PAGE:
Whether it’s a focus on body aesthetics over actual health and wellbeing, connecting eating behaviors to exercise with verbiage about “earning” or “punishing” oneself with food or movement, or glossing over form and technique in the interest of keeping things moving, it’s easy to feel judgement about some of what I see and hear in my new industry.
And I notice that when I am able to reserve judgment, and be curious instead, I nearly always get to engage in a deeper, more meaningful conversation, which turn leads to cultivating a better connection/stronger relationship with someone, and I get to learn something new, either about the rationale behind someone’s thoughts and actions, or about myself!
Based on what I learn through this curiosity-based inquiry, I love planting seeds that are just slightly subversive/disruptive to the sometimes-problematic norms of the fitness/wellness industry. Some of my favorites:
- reminding clients that a body scan or weight on the scale is just a snapshot in time — potentially helpful over time, but, even then, just one way to measure progress among many — I also encourage members to think about their quality of sleep, energy level, attitude, gut health/digestion, how their relationships are going!
- encouraging clients to disassociate food and movement. While of course they are related and usually when we work on one the other will change, I like to encourage people to associate movement or exercise with feeling good and energized in their bodies, while thinking of food as a vehicle for experiences, pleasure, experiencing culture and connection with self and loved ones. This can remove some of of the common feelings of shame, guilt, and punishment many folks experience out of eating. Unlinking food and movement makes it more likely that we can use both for self-care; linking the two can have problematic, unintended side effects that encourage black and white, all or nothing thinking (e.g. if and when you have to take a break from the gym due to injury, travel, or a busy schedule, your healthy eating habits also go out the window! Foods may not be nutritionally equal but we can strive to make them morally equal and understand that even an occasional treat, enjoyed mindfully and with others for a special occasion, can “feed” us in a way that is a net positive for our overall health and wellbeing).
- asking how people are feeling before, during, and after a workout or gym session — before, to get a read on their energy level and potentially modify expectations on my part as coach; during to see what their RPE (rate of perceived exertion) may be, how many RIR (reps in reserve) they have left in a given set, to ascertain if we can push harder or should back off, and especially at the end to see if they feel more or less energized than when they came in — my goal is always for clients to walk out feeling more energized, and to associate that feeling with working out/training together or coming to the gym.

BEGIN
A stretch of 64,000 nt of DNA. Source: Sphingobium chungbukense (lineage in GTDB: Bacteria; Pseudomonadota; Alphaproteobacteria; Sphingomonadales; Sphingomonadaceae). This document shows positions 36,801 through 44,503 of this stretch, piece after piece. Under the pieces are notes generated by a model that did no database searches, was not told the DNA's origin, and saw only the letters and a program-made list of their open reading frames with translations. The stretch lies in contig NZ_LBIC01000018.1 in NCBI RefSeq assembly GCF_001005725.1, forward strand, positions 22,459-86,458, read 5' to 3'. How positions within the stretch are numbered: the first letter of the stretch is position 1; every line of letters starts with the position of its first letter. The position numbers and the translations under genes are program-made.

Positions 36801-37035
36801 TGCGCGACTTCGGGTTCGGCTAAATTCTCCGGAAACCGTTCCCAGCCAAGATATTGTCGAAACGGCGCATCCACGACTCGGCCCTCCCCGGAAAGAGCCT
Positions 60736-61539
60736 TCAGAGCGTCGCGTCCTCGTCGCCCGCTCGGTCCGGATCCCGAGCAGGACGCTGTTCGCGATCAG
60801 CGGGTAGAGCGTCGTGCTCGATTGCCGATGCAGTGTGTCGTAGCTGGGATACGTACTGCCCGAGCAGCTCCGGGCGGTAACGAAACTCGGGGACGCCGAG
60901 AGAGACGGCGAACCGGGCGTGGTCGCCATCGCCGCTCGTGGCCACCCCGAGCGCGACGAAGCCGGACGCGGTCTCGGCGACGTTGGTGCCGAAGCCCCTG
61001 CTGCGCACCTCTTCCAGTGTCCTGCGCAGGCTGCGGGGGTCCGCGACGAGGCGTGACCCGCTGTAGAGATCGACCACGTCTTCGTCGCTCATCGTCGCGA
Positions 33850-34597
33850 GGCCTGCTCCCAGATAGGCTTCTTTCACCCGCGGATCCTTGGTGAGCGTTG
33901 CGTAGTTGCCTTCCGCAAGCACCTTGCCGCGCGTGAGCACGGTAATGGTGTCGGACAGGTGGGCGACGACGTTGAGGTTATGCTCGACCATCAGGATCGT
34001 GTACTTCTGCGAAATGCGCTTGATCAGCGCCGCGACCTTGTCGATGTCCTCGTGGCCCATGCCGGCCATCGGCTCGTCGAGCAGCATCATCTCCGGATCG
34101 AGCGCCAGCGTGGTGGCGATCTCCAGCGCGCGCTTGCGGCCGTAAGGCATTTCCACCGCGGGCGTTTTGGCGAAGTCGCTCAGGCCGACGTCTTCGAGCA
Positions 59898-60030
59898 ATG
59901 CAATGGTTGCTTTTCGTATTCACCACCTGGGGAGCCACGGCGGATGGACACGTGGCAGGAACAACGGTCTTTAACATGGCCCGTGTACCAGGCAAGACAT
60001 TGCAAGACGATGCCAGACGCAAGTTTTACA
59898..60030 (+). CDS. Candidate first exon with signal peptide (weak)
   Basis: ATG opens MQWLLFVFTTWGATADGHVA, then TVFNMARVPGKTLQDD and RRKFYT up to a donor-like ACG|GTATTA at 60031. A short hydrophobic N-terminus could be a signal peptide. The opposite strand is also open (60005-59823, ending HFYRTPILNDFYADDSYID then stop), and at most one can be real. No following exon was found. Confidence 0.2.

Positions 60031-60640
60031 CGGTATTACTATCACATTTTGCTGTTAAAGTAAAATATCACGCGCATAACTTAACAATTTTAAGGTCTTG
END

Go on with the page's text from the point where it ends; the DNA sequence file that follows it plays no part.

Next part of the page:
- encouraging clients to take a moment to focus on their breath at the end of the workout, whether through a cool down stretching sequence, or a mindful moment together, is another thing I love to do. Demonstrating a simple mindful breathing or mindset exercise as a counterbalance to all of the high-energy, heart-pumping movement we do helps model that true health is about physical, mental, and emotional and, if folks identify with it, spiritual, health and wellbeing, and finding that elusive balance!
10. Find some Balance and Have some Boundaries
One lingering habit from my teaching days that I’m working on overcoming is over-working. With classroom teaching, you really do need to take your work home with you — whether it’s lesson planning, grading, or contacting parents, there is always more work to do.
While there are definitely some parallels with personal training (e.g. programming workouts), it is not on the same level (thankfully).
I’m learning to trust myself as I gain experience with and gague the time needed to effectively program, plan, and feel prepared to deliver team workouts and 1:1 and small group sessions.
In my first couple of weeks, I did too much work at home. Part of this was out of leftover habit of being overly prepared before going to school to teach, and part of it was simply that I love my new job and career so much that I always want to be working on it! 😅
Regardless of the reason, overwork without boundaries is not the healthiest habit to be in, so, about 6 weeks in, I upped my hours on-site at the gym, so that my schedule included time for more client follow-ups and programming during the day to reflect my true efforts! To be honest, I’m still finding the balance, and I’m sure my schedule will shift again in the future. 🤷♀️
In the meantime, I’m enjoying the process of finding some healthy boundaries around work time, inclusive of programming and client contact time, so that my nonworking time can be more focused on enjoying our new life in FL together. Justin will probably roll his eyes as he reads this as he’s been encouraging me to do this since day 1, but hey, some lessons you just have to learn for yourself! 💗